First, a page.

If you’ve ever watched an actor in your favorite TV show or movie eat something that makes your stomach turn—like bugs or rotten meat—you’re witnessing the work of an on-set food stylist. Although it’s not unusual for photo shoots to use fake food, when you are filming something, anything that needs to be consumed on camera actually has to be edible.
That’s where food stylists like Melissa McSorley come into play. You can watch some of McSorley’s food styling trickery in the below video from Insider explaining “how five movie props are made to be eaten.”
For example, during the filming of HBO’s True Blood, McSorley’s challenge was making edible fake blood that was safe to consume in large quantities. Although stage blood is non-toxic, it isn’t the kind of product that you want your talent to be gulping down on the regular.
The “blood” that the vampire characters in the tv show were regularly seen drinking was a mixture of cran-cherry, pomegranate juice and wheatgrass. She also added a bit of blue food coloring to the mixture to make the color more convincing. For shots where the blood’s viscosity was important, she added a bit of methylcellulose to the mixture, so that the “blood” would slowly slide back down the side of the glass after a character had taken a sip.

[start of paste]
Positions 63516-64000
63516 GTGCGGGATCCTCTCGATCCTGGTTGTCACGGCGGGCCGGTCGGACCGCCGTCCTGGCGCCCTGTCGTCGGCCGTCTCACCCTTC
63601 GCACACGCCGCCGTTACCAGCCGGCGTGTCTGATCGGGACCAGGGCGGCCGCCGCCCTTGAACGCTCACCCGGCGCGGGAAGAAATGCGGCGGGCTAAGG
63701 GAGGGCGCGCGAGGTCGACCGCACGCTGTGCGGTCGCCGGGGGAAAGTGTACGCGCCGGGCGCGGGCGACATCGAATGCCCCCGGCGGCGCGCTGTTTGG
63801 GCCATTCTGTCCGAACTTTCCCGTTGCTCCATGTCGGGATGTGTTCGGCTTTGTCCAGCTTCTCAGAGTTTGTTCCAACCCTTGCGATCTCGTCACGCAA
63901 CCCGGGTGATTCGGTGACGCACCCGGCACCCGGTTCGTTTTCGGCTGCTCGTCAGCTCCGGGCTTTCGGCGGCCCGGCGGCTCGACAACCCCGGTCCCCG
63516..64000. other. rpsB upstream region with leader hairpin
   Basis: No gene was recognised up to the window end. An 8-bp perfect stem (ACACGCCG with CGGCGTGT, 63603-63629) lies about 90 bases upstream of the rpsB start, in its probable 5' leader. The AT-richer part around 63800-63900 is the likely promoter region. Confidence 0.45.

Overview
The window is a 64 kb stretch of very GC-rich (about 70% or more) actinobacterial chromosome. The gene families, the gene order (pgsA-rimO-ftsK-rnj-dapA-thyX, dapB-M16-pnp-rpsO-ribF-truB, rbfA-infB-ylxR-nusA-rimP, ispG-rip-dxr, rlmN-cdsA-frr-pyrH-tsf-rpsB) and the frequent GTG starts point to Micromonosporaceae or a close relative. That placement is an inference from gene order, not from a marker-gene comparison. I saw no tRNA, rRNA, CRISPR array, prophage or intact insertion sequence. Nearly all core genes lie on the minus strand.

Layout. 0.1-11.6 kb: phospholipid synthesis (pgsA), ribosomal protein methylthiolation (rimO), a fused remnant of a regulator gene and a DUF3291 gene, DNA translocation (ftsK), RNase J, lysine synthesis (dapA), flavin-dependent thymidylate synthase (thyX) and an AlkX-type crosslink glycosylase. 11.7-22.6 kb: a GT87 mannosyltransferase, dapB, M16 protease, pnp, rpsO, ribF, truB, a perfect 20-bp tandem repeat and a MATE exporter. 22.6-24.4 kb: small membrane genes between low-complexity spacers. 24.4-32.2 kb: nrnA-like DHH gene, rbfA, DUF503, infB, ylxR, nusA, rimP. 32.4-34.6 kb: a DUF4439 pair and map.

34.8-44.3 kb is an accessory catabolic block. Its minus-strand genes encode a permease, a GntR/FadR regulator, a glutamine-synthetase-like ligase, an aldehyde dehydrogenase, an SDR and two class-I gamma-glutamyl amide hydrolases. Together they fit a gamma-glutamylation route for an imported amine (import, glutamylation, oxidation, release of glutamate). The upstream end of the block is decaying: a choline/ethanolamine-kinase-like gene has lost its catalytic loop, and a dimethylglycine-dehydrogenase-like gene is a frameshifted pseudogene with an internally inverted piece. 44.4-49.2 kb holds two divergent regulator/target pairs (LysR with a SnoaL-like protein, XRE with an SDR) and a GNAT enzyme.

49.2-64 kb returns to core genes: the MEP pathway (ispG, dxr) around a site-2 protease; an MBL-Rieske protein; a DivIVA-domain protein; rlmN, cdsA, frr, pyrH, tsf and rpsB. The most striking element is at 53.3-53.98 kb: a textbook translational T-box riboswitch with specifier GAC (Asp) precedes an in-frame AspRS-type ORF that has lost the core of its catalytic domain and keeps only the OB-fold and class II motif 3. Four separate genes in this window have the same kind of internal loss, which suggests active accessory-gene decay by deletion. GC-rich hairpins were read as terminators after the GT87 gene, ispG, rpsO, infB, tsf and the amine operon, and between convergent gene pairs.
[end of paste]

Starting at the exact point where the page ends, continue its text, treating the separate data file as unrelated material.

But it’s also important for certain props to be edible even if there isn’t a moment where the prop will be consumed. In the television show Homecoming, there is a scene where two characters are in the kitchen preparing a chicken and needed to handle raw chicken guts as part of the action. To avoid cross contamination while filming and risk someone on set getting sick, McSorely made a batch of fake chicken guts for the scene.
To accomplish this, she filled collagen casings with bean curd and dyed glass noodles yellow and pink to replicate the intestines of the chicken. She then dyed turnips different colors to replicate the heart and the liver. Although the characters never ate the guts, McSorely’s creation made for a stable and safe stand-in that could be used for multiple takes of the same scene.
In the film Judy Moody and the Not Bummer Summer, McSorely was asked to create edible bigfoot poop that the characters needed to eat. She created her piece of faux poop from chocolate and peanut butter for color and texture but added a few nuts for a more realistic bigfoot poop—we have to assume he lives in the woods and has been snacking on lots of nuts and berries. Luckily for the actors in the scene the final product tasted like a chocolate and peanut butter brownie.